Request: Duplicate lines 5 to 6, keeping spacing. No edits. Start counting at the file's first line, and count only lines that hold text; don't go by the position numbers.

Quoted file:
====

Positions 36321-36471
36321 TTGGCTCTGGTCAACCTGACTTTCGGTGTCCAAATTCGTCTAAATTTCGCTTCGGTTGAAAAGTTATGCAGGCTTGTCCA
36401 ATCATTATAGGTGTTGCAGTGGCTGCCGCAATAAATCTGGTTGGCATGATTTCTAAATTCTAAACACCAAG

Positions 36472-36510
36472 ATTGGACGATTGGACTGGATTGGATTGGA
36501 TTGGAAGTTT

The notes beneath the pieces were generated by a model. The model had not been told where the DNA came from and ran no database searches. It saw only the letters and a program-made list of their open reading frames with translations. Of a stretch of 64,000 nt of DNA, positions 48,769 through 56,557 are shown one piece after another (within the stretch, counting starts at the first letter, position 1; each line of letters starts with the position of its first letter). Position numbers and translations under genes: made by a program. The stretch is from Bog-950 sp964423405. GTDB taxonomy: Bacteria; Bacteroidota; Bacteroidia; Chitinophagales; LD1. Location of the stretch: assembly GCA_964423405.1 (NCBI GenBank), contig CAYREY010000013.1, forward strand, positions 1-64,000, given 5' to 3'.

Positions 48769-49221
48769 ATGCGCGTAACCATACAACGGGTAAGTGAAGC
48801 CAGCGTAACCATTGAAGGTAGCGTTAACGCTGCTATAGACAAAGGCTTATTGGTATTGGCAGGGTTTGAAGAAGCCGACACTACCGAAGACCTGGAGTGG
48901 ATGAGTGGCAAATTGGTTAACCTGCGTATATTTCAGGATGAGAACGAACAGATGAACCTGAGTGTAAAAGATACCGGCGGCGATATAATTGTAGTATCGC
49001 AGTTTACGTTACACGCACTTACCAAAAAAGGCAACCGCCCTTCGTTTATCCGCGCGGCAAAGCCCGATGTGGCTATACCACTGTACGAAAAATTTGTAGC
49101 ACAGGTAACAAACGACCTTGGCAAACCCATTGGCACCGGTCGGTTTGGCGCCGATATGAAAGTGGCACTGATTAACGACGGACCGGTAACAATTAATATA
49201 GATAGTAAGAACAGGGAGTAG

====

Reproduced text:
36472 ATTGGACGATTGGACTGGATTGGATTGGA
36501 TTGGAAGTTT